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Your wheel hub is one of the most important parts of your vehicle. A wheel hub is designed to allow the wheel to rotate while remaining connected to your vehicle. The brake rotor and wheel are mounted to the outer portion of the hub. A hub bearing is mounted inside the hub. The inner portion of the hub is designed to bolt on to the suspension of the vehicle.
Over time your wheel hub goes through hundreds of thousands of miles or rotation, as your tires and brake rotors spin. Over time these assemblies go through thousands of heat-cycles and are subject to a lot of abuse from rough roads. We offer a large selection of high-quality replacement wheel hubs.
When a hub fails, it is really the bearing within the hub that is going bad. Both a hub bearing and a wheel bearing will produce the same sounds when failing. A bad bearing will sometimes produce a howling or grinding sound. The sound is lower pitched that the squealing sound associated with brake pads and rotors. Noise from the bearing is often more noticeable at higher speeds, while braking noises are often heard at lower speeds. If your wheels are making other noises, you can learn more about diagnosing those problems here.
A failing wheel bearing can sound much different than a brake pad or brake rotor failure. A wheel bearing (or hub bearing) will make howling, growling, or grinding sound that often can speed up or slow down based on vehicle speed. A brake failure will make sounds when you’re engaging the brakes, but a hub failure may make noises any time the vehicle is moving. If your dash is showing ABS or TSC lights, that could also indicate issues with the hub.
Any time the car is moving, the bearing is allowing for rotational force. A wheel bearing failure can be sudden and will make the car inoperable. Wheel bearings or hubs can have a catastrophic failure where the wheel is released from the car, other times it can completely lock a wheel in place pulling your car to a halt.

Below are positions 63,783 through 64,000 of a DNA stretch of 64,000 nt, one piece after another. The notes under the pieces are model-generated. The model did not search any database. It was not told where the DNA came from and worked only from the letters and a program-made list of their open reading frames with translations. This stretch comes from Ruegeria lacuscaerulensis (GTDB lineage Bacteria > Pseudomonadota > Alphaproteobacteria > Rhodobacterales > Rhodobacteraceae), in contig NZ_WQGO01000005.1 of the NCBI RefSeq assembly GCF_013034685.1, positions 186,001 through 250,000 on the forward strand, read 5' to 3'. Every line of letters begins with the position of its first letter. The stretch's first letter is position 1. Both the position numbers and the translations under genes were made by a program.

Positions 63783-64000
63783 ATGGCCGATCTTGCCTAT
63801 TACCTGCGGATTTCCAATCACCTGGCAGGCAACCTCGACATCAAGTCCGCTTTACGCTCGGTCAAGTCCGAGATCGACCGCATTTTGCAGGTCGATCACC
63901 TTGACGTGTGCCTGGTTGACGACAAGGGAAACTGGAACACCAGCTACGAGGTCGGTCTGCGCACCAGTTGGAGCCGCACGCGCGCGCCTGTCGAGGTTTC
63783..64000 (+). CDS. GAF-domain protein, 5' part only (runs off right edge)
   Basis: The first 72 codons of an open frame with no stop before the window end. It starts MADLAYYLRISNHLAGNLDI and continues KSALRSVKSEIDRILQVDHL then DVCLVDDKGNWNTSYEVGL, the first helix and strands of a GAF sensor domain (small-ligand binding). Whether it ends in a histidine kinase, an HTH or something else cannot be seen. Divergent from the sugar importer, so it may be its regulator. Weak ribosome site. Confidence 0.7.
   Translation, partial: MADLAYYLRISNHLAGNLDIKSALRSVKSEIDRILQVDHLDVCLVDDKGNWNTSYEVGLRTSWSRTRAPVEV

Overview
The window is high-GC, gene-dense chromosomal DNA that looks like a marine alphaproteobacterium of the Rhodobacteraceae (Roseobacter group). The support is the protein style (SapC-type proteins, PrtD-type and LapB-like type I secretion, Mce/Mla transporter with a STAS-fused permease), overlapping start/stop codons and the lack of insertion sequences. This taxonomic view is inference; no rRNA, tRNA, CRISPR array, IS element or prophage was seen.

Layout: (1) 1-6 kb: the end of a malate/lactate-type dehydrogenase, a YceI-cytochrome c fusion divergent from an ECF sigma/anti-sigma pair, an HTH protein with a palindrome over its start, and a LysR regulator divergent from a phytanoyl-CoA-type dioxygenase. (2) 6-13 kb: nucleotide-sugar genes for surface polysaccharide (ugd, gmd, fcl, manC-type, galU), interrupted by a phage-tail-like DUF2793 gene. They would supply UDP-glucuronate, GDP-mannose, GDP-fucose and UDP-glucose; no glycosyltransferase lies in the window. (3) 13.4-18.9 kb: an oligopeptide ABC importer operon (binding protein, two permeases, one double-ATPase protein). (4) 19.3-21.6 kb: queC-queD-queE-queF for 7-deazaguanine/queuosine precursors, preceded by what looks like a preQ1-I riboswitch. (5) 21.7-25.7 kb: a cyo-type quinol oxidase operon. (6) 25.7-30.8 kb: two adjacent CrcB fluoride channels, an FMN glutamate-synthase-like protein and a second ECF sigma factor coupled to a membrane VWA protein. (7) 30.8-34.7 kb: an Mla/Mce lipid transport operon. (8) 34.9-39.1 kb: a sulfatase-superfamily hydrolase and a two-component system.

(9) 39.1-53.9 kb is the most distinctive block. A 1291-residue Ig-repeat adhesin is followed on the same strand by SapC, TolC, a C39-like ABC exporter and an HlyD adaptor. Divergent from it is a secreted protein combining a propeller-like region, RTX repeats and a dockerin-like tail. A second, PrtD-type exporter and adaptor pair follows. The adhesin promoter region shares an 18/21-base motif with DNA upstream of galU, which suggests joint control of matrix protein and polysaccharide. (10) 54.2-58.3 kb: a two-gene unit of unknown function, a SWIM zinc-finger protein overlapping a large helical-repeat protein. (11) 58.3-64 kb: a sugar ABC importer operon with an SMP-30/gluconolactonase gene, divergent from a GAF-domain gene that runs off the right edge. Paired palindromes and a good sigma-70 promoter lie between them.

If you think one of your hub or wheel bearings is creating noises or dragging, you should inspect the rotational movement within the assembly. Over time a neglected bearing can cause poor steering, premature tire wear, or complete failure. Be sure to regularly inspect your wheel hubs or wheel bearings when replacing your brakes.
A wheel hub reduces rolling friction, allowing the wheels to turn easily. More importantly, they keep the wheels attached to your vehicle. If your car or truck has anti-lock brakes (ABS) and traction control (TCS), the wheel hub assembly also contains the sensors necessary for providing input to those systems.
Both the ABS and TCS systems use the same wheel speed sensor to monitor wheel speed. There is one sensor at each wheel. If one or more wheels are turning faster than the other wheels, the TCS system will send information that enables the traction control to reduce wheel slippage. Similarly, the ABS system monitor the wheels to determine if anti-lock braking should be applied to stop the car.
If any of the wheel speed sensors fail, it can cause the ABS or TSC system to be disabled. This is serious safety problem as it makes it harder to control the car in emergency situations or bad weather. If a wheel hub goes bad, it will slowly tear itself apart. If ignored, eventually the wheel will separate from your vehicle.
A wheel hub is an assembly that contains a hub bearing. A hub bearing is very similar to a wheel bearing, except that a hub bearing is pressed into place during assembly with a hydraulic press. It can also be removed with a hydraulic press. This is time consuming, so when a bearing in a hub fails, it is usually more economical to replace the entire hub assembly. Hub bearings are permanently lubricated.
A wheel bearing is a single bearing on the end of the axle that allows for the free movement of the wheel. Wheel bearings can be taken apart and re-lubricated as needed. They are also relatively easy to replace if they wear out.
While the terms hub and wheel bearing are sometimes used interchangeably, you should know the hub is an entire unit, while the bearing is an individual bearing. Most times a vehicle will use one or the other. Most modern passenger cars and SUVs use hubs. Some pickups and most heavier trucks use wheel bearings.
While wheel bearings or hub bearings are a rotating component of your vehicle, they are built to last many miles. Unlike more “consumable” components like filters or brake pads, wheel bearings often last upwards of 90,000 miles. Bearings can fail earlier due to hitting potholes, etc. While they are built to last it is also important to keep an eye on your hubs so you don’t face a bearing failure.
On some vehicles the inner bearing seal is easily visible at the backside of the hub or wheel bearing assembly. If you can see it, you should look for signs of grease escaping the seal. If you see grease escaping, you should replace the seal asap. This may help prevent bearing or hub failure.